Rhizotomy

A man's back. He is sitting on the edge of a medical bench

What is a rhizotomy?

Rhizotomy (also called rhizolysis) is a non-invasive surgical technique that severs nerve roots in the spinal cord with highly localised heat generated with radiofrequency. The objective is to stop the nerves in the spine from sending pain signals to the brain. This procedure is carried out under local anaesthesia to numb the skin and with x-ray control and in some cases, sedation can be applied as long as it does not hinder the procedure.

Why is it done?

A rhizotomy is used to help patients with chronic back pain, chronic neck pain and muscle spasms. It should always be used as a last option because nerves do not regenerate and this treatment is based on destroying the nerves. A successful procedure reduces pain without reducing nerve function.

What does it consist of?

Rhizotomy consists of the destruction of nerve endings that transmit pain from the joints that join two vertebrae together. This is done via radiofrequency impulses which are applied through a needle that is focused on the specific nerve and under x-ray control. Once the needle is in the correct position, a series of tests are carried out to locate the nerve that causes the pain.

The patient might feel a tingling sensation during the procedure. The specialist will regularly check-in with the patient and consult with them about how the procedure is affecting them. If the needle is in the vicinity of the main nerve roots, there can be trembling in the legs.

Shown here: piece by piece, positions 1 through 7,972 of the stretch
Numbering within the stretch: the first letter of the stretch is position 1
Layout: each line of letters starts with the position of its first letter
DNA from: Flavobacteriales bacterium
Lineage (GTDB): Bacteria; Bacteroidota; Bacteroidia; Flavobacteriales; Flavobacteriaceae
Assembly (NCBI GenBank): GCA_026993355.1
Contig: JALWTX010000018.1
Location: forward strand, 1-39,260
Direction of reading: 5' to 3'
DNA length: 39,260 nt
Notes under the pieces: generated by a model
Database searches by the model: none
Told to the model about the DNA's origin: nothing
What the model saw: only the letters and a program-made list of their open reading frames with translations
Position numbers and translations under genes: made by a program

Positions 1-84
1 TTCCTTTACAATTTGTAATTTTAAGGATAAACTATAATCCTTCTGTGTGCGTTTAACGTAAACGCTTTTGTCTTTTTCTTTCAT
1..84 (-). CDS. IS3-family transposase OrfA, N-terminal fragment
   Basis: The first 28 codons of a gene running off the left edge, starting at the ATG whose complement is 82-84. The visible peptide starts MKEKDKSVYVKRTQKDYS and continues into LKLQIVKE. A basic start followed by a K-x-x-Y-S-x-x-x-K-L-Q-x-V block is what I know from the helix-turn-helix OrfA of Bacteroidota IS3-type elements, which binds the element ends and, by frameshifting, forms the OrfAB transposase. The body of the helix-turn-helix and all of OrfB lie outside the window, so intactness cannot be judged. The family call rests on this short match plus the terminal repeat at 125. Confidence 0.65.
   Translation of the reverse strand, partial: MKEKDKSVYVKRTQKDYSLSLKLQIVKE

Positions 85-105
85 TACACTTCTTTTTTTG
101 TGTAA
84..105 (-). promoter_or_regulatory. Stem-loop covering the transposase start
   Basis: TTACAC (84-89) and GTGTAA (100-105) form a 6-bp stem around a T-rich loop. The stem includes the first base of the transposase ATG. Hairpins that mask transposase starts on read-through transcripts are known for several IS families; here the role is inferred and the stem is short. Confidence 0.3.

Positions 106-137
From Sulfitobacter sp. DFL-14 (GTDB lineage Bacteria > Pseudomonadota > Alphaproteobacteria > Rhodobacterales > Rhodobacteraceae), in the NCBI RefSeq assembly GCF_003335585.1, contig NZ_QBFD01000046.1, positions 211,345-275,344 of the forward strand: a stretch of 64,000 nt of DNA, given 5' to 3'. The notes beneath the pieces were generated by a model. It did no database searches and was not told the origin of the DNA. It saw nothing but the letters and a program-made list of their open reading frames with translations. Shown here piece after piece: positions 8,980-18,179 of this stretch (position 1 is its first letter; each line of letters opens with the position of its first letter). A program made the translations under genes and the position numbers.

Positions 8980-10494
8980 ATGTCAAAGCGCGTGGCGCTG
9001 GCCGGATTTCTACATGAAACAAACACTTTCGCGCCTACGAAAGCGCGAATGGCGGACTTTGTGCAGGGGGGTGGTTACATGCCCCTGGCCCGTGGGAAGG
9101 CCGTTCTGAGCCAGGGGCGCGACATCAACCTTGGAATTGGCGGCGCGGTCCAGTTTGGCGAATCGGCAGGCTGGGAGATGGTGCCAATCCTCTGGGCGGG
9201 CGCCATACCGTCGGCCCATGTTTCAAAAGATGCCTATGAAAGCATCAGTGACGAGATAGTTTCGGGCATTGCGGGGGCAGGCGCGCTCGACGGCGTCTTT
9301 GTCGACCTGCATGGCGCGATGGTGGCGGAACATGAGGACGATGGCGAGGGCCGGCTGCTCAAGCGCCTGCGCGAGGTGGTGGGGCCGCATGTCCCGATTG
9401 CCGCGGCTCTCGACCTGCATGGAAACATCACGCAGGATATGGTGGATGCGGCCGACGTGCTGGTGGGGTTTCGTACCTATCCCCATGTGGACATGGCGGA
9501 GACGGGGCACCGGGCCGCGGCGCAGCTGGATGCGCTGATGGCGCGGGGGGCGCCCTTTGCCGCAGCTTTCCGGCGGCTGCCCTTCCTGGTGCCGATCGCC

Preparation for rhizotomy

A study of blood coagulation will be carried out followed by the usual care before a procedure: sterilisation of the area of the procedure and a review of the amount of anaesthesia required.

Aftercare

After the procedure, the patient should rest for 30 to 60 minutes and can return home a few hours later. The doctor will recommend rest during the remainder of the day of the procedure and avoiding activities that involve physical effort over the following few days. If you receive sedation, you will need someone to drive you home after the procedure.

You may notice some type of pain or numbness in the area where the treatment has been applied, which will be short-lived. In rare cases, the pain you felt before the procedure may worsen but pain relief medication and applying a cold or hot compress can be used to relieve discomfort.

The result may take two to three weeks to show. If the pain returns, the procedure can be performed again or another treatment may be attempted.

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